1339 note 63 “Obwohl sie von Elementen des NS-Jargons nicht frei sind, scheint der Sachverhalt doch nicht bloss von NS-Vorurteilen konstruiert. Es ist klar, dass ein als “jüdisch'’ qualifizierter Industrieller im Jahre 1938 auf kein faires Steuerstrafverfahren rechnen konnte. Das Verfahren wurde zweifellos dazu verwendet, den Kurs der Aktien zu drücken und damit die Arisierung zu ermöglichen. Ebenso unzweifelhaft aber lagen diesem Strafverfahren real begangene strafbare Wirtschaftsdelikte zugrunde, die den Wert der Firma unabhängig davon belasteten, dass ihre Eigentümer “Juden” waren.” Unfried, p. 655-656.
1339 note 64 Perry Report, p. 12.
1339 note 65 Perry Report, pp. 3-5.
1339 note 66 Perry Report, pp. 6-7.
1339 note 67 Pauley, Bruce F, Austria, in The World Reacts To The Holocaust, (David S. Wyman), Baltimore and London: The Johns Hopkins University Press, 1996, (hereinafter, “Pauley“), p. 493 Google Scholar. According to Pauley, on the eve of the Anschluss, 185,000 Jews (not counting the 34,500 classified as Jews by the Nazis in the Nuremberg Laws of 1935) lived in Austria, among whom just under 170,000 lived in Vienna. Shortly after the War, the country's Jewish population was little more than 11,000. In the mid-1990s, approximately 15,000 Jews lived in Vienna. At most, only 12,000 to 15,000 Jewish émigrés ever returned to Austria. Pauley, pp. 492-493. Bruce F. Pauley is a professor of history at the University of Central Florida. He is the author of Hitler and the Forgotten Nazis: A History of Austrian National Socialism and From Prejudice to Persecution: A History of Austrian Anti-Semitism.
1339 note 68 Pauley notes that a victims’ welfare law enacted by the Austrian parliament in 1945 and amended twenty-eight times thereafter at first recognized only members of the wartime Austrian resistance movement as victims. Only in 1961 were Jews recognized as victims, and then only if they had remained hidden in Austria during the War under “inhumane” circumstances. Not until 1969 were Jewish refugees recognized as victims. Pauley, p. 495.
1339 note 69 Pauley, p. 496.
1339 note 70 Id.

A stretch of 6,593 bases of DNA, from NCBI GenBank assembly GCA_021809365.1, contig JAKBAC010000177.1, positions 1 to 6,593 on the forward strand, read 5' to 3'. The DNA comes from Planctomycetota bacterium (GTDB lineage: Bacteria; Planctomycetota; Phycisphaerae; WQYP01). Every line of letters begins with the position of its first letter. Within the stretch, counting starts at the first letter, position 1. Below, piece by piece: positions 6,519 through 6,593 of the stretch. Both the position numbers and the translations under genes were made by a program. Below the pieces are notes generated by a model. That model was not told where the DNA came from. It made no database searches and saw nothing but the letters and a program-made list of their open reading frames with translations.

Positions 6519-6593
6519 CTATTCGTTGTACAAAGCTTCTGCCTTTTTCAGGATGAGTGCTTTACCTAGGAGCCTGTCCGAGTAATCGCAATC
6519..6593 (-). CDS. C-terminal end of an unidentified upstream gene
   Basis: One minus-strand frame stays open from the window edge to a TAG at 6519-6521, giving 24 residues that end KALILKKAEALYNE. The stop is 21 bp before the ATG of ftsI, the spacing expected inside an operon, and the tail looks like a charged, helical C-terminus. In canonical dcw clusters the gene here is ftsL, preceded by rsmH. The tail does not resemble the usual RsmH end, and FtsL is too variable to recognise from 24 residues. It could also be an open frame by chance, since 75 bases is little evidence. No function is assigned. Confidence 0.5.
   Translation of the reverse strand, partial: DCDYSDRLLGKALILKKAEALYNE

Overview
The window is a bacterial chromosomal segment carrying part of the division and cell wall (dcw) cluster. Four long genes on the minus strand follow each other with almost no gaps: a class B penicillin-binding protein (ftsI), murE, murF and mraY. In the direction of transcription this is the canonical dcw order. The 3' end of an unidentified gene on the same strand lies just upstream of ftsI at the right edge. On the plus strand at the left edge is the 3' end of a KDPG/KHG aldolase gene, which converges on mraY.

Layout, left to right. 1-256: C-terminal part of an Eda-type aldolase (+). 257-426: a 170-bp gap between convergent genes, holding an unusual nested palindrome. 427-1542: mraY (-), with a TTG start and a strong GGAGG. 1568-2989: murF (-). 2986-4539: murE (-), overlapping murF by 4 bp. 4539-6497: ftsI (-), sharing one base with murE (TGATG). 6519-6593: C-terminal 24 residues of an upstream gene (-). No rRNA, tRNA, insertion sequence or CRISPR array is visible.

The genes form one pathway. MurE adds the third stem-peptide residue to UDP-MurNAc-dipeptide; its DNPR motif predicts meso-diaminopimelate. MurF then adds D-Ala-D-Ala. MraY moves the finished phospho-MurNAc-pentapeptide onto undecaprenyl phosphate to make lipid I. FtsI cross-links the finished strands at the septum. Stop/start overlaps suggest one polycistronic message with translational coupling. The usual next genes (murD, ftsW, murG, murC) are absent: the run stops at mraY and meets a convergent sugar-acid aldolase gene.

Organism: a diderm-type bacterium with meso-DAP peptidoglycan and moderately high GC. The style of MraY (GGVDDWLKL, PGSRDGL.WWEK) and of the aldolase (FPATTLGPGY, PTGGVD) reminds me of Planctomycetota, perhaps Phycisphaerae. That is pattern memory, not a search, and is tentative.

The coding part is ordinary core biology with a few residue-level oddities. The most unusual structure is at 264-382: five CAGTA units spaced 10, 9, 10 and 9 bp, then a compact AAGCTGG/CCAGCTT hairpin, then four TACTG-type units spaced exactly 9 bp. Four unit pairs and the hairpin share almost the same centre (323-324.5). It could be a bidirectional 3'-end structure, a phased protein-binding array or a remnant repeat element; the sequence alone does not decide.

1339 note 71 Id.
1339 note 72 Pauley, pp. 496-497. For a general discussion of Austria's restitution and compensation programs through 2000, see In re Holocaust Victim Assets Litig., Plan of Allocation and Distribution of Settlement Proceeds, Vol. II, pp. E 73- E 76.
1340 note 73 See generally, Press Summary, Final Report, Historical Commission, (the “Final Report“) at <http://www.historikerkommission.gv.at/english_home.html> (last viewed 28 September 2004). For an example of extreme injustice in a post-War settlement, see Schiedsinstanz für Naturalrestitution, Entscheidungsnummer 3/2003, at <http://www.nationalfonds.org/aef/english/index.htm> (last viewed 28 September 2004). In that instance, the Arbitration Tribunal reviewed a claim lodged with the Austrian General Settlement Fund that had been initiated in 1948 by the heirs of real property owners. In 1957, the heirs agreed to a settlement of their claim. In the settlement, the heirs received S 618,000.00, which was approximately ten percent of the actual value of the property. The Arbitration Tribunal unanimously concluded that the settlement reached in 1957 constituted “extreme injustice.” (“Die Schiedsinstanz gelangt daher einstimmig zu der An-sicht,dassderVergleichzwischendendamaligenRuckstellung-swerberlnnen und der Republik Österreich extreme ungerecht war.“)
1340 note 74 Final Report, p. 16.
1340 note 75 Id.
1340 note 76 Final Report, pp. 17-18.
1340 note 77 “R.G. ist damit im Bereich des Rückstellungswesens ein herausragendes Beispiel an Kontinuität zwischen Entziehung und Rückstellung.” Böhmer, p. 21.
1340 note 78 Id.; Perry Report, p. 10 and Exhibit Commercial Register.“
1340 note 79 Perry Report, p. 11.
1340 note 80 According to the 1956 Ownership Statement and the Draft Settlement, Dr. Rinesch represented the heirs of Ferdinand Bloch- Bauer and Gustav Bloch-Bauer; Otto Pick, including the Sapafin A. G. Chur, Lloyd and Davies interests; the Graetz family foundation; and the Reininghaus and Patzenhofer groups. The Low group was represented by Dr. Emerich Hunna. 1956 Ownership Statement, p. 1; Draft Settlement, pp. 1-2.